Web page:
Mexican conductor Alondra de la Parra’s debut in Barcelona
When the Mexican Alondra de la Parra (New York, 1980) considered becoming a conductor, she remembered that “they were all men, old and European”.
“I’m happy that now young women who want to devote themselves to this profession have references and don’t see it as strange as I do, because equality is natural and we have to come back to it”.
That’s what she said during the press conference held last February to announce her Barcelona debut leading the city’s orchestra. The two concerts she gave were part of the Festival Emergents where works by Lili Boulanger, Robert Schumann and Igor Stravinsky (“The Rite of Spring”) were performed.
Now, the prestigious Latin American conductor is making her Barcelona debut on an international tour with Die Deutsche Kammerphilhamonie Bremen, an orchestra she knows well from her performance with them in the 2017-18 season. Alongside award-winning young violinist María Dueñas, they will perform Sibelius’ Violin Concerto, Ginastera’s Variaciones concertantes and Dvořák’s Symphony No. 7.
“I love Barcelona. I’ve been here for months for a new work that I’ve been developing for six years called Silence of sound […] And the conclusion I came to is that Catalonia is a mega-fertile land for art,” the Mexican told a press conference last month.
Having conducted more than 100 orchestras in 22 countries, De la Parra is today one of the most prestigious conductors at the international level, with the merit of being a woman and Latin American in a world dominated by white and European men.
A passion for music
Raised in Mexico, she is lucky that her parents take her to many concerts: opera, symphonic music, popular music, and it immediately appears to her that she wants to devote herself to music.
“In Mexico we have rancheras, we listen to merengue, cumbia, son, salsa… And I listened to everything, I was exposed to all kinds of music, the yucateco son, the its veracruzano and also to all the tradition of Yucatan songs, because my family, my aunts, my grandmothers and my grandfathers, they all sang, they sang in front of the piano, with the guitar, etc. So , for me, music has always been a part of life,” she explained in a recent interview with RTVE.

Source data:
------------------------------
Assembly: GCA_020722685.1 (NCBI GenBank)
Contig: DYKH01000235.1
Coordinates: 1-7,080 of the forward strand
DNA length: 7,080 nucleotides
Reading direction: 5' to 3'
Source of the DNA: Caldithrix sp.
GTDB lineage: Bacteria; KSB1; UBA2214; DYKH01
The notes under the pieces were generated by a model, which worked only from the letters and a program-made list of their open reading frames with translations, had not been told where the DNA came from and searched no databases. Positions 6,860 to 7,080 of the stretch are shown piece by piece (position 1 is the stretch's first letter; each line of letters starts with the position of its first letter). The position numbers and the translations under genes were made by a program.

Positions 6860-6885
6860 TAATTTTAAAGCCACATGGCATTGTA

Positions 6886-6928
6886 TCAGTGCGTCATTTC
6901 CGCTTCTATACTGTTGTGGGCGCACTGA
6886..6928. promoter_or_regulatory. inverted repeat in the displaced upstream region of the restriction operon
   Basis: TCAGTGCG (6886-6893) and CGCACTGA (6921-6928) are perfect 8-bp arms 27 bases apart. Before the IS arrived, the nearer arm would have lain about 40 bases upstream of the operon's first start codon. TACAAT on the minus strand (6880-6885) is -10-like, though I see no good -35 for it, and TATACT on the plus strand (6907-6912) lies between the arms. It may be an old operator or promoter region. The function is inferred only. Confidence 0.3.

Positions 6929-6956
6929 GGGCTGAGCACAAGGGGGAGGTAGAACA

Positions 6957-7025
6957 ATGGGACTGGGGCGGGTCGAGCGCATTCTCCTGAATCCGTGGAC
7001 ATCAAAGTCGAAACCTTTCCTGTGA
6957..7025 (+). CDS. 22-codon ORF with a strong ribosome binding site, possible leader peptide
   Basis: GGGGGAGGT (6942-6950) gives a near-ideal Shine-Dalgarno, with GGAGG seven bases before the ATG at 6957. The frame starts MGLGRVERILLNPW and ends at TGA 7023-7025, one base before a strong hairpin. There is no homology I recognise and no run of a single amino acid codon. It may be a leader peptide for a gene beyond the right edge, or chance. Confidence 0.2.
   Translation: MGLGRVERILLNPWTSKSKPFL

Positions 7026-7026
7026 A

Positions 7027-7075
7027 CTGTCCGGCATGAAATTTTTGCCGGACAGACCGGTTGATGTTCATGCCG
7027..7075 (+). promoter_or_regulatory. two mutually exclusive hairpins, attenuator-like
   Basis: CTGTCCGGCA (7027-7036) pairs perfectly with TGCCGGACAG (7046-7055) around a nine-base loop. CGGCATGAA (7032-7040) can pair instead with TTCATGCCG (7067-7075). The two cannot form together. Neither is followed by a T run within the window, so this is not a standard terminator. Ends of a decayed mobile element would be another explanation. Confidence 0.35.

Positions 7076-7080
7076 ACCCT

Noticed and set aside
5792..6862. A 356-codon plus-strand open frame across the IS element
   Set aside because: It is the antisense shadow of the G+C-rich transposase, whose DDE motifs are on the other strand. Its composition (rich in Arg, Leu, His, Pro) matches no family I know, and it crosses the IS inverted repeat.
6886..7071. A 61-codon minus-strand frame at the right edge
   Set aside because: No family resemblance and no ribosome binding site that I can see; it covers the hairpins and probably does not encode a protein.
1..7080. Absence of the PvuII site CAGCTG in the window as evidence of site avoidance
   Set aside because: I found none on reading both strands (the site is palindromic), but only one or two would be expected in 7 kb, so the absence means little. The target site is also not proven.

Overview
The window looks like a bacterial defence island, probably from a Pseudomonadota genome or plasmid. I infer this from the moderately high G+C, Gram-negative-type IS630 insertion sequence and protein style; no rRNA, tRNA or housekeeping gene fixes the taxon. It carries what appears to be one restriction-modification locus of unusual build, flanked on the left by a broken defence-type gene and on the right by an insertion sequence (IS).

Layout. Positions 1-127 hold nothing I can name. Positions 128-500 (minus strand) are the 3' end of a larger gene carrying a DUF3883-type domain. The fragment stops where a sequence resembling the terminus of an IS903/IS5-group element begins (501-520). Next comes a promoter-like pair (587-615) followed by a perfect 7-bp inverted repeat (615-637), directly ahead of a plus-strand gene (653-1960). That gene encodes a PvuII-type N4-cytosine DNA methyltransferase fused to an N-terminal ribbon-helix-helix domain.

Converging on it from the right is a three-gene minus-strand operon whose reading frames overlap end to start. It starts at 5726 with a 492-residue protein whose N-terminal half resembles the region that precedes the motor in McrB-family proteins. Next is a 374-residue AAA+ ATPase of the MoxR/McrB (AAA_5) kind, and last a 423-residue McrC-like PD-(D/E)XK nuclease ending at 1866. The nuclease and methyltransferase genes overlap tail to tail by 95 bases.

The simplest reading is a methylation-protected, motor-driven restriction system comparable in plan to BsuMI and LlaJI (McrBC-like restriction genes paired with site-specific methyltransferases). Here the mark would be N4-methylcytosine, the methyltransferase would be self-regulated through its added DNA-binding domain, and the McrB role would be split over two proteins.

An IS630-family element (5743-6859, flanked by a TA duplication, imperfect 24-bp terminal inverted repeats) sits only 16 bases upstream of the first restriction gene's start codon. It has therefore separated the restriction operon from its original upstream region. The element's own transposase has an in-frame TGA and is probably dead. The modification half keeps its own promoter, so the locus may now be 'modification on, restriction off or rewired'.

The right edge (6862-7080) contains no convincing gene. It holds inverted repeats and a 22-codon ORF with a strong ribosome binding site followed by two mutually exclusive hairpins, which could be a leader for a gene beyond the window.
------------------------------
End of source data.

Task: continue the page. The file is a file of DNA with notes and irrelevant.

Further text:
At the age of seven he began to study the piano and at 13 he did the same with the cello. Later, she studied composition at the Centro de Investigación y Estudios Musicales (CIEM) in Mexico, and thanks to her efforts and dedication, she was able to enter the Manhattan School of Music in New York as a scholarship holder (she was nineteen at the time), where she completed her piano degree under the tutelage of Jeffrey Cohen. She went on to obtain a master’s degree in orchestral conducting, this time under the tutelage of Kenneth Kiesler. In both cases, he graduated with honors.
She has conducted more than 100 of the most prestigious orchestras in the world, including the Orchester de Paris, the London Philharmonic Orchestra, the Tonhalle-Orchester Zürich and the Berlin Radio Symphony Orchestra, and is the founder and artistic director of the Philharmonic Orchestra of the Americas. , as well as music director of the Queensland Symphony Orchestra in Australia.